Tuesday 6 March 2018
The PCI Security Standards Council has set a deadline of 30 June 2018 for websites to comply with new security measures if they want to maintain PCI certification.
RedShield is committed to helping our customers maintain their PCI certification, and is always able to help with custom configurations to suit an organisation’s requirements.
As PCI is a common requirement, we can share some details of how we are able to help.
Does PCI affect me?
If your website processes credit cards, then PCI almost certainly affects you. The definition of what other attached systems are in scope may mean that other systems associated with your payment processing systems may also be affected. Your PCI auditor will be able to help determine this.
What changes do we need to make?
The changes relate to the version of TLS that your site supports. TLS and SSL are the family of encryption protocols that enable HTTPS websites. There has been a long history of versions, from SSLv2 which was released with Netscape Navigator in 1994, through SSLv3, TLS 1.0, 1.1 and 1.2. TLS 1.3 is currently being developed and is going through the standardisation process.
Of course, 1994 is a long time ago in security history, and the various versions of SSL and TLS have proven to be less secure over time. A fun timeline of the history of these protocols and when they were deprecated is on the Feisty Duck website, in their SSL/TLS and PKI History.
Nowadays, as-at 2 March 2018, SSLv2 and SSLv3 are considered insecure. TLS 1.0 and 1.1 are still acceptable for some uses, but all websites should encourage browsers to use TLS 1.2 if possible.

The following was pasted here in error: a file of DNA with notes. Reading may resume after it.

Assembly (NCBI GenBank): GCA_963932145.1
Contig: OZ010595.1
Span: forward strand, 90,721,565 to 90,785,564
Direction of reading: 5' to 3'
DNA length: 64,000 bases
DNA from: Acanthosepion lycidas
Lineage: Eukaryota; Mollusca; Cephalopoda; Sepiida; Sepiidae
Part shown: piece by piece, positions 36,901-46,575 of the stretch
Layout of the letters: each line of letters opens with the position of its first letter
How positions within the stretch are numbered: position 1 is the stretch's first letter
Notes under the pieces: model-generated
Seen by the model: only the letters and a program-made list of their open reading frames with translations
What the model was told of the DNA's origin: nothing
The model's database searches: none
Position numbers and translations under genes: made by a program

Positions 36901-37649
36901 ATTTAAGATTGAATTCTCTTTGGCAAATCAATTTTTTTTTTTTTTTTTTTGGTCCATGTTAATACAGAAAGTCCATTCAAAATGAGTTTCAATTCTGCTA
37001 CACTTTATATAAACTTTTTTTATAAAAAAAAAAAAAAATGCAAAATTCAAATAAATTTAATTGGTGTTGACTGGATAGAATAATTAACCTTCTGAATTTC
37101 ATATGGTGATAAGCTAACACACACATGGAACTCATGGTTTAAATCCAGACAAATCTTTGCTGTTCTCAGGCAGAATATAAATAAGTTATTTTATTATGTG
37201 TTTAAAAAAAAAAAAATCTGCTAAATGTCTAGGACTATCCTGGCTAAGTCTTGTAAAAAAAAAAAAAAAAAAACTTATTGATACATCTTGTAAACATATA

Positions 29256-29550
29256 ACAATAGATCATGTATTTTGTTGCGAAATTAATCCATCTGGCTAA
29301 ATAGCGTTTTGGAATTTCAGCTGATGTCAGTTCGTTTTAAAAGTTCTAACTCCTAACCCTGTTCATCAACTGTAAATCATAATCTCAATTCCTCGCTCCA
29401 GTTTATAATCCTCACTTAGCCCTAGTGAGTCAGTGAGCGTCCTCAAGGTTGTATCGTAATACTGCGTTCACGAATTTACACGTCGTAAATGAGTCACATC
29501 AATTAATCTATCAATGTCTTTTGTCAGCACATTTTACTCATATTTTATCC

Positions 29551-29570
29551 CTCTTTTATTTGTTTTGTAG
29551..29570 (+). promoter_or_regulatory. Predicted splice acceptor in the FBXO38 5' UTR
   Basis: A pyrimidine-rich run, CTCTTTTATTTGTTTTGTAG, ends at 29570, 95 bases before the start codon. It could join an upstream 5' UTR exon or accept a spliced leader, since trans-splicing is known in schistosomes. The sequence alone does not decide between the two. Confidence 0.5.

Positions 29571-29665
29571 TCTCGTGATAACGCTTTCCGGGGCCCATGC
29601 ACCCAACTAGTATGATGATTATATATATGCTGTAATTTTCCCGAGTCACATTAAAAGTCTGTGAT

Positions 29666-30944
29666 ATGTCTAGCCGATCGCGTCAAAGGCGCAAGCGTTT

The PCI Council requirement is that SSLv2, SSLv3 and TLS 1.0 should be disabled on your site. They strongly recommend that you also disable TLS 1.1 as well:
RedShield is able to make this change on your behalf, but there are a few things you should consider and be aware of.
What will break if we disable TLS 1.0 and 1.1?
Modern browsers support TLS 1.2, and so most regular web visitors will be able to visit your website without trouble.
However old web browsers on Windows XP or more ancient platforms, old Android phones, and other devices may not support TLS 1.2, and require TLS 1.0 to be enabled. Working out the compatibility requires looking at the browser, operating system and configuration settings which is outside the scope of this article, but has been done by others (e.g. Trend Micro, Salesforce).
Most browsers that support 1.1 also support 1.2, so disabling TLS 1.1 is typically less disruptive than disabling 1.0.
So the first thing to consider is how important older browsers and your customers that use them, are to your business. Some companies have sent strong signals to customers that they don’t want to interact with them if they are using out of date security (the “it’s for your own good” argument), while others aim to be as welcoming as possible to all customers.
The second consideration is non-browser users of your website. Many RedShield customers run API’s or integrate their websites with code running on different platforms. This third-party code may be written using outdated libraries, operating systems or technology stacks, and not support TLS 1.2.
If your websites support API consumers, you’ll typically take a more conservative approach to disabling TLS 1.0 and 1.1, and plan a communication campaign with your customers.
The Decision: Do we disable TLS 1.0 and TLS 1.1?
RedShield will not make this decision for you, and will allow you to keep using TLS 1.0 and 1.1 for the near future. Neither protocol is provably “broken”, and provide acceptable security in many scenarios.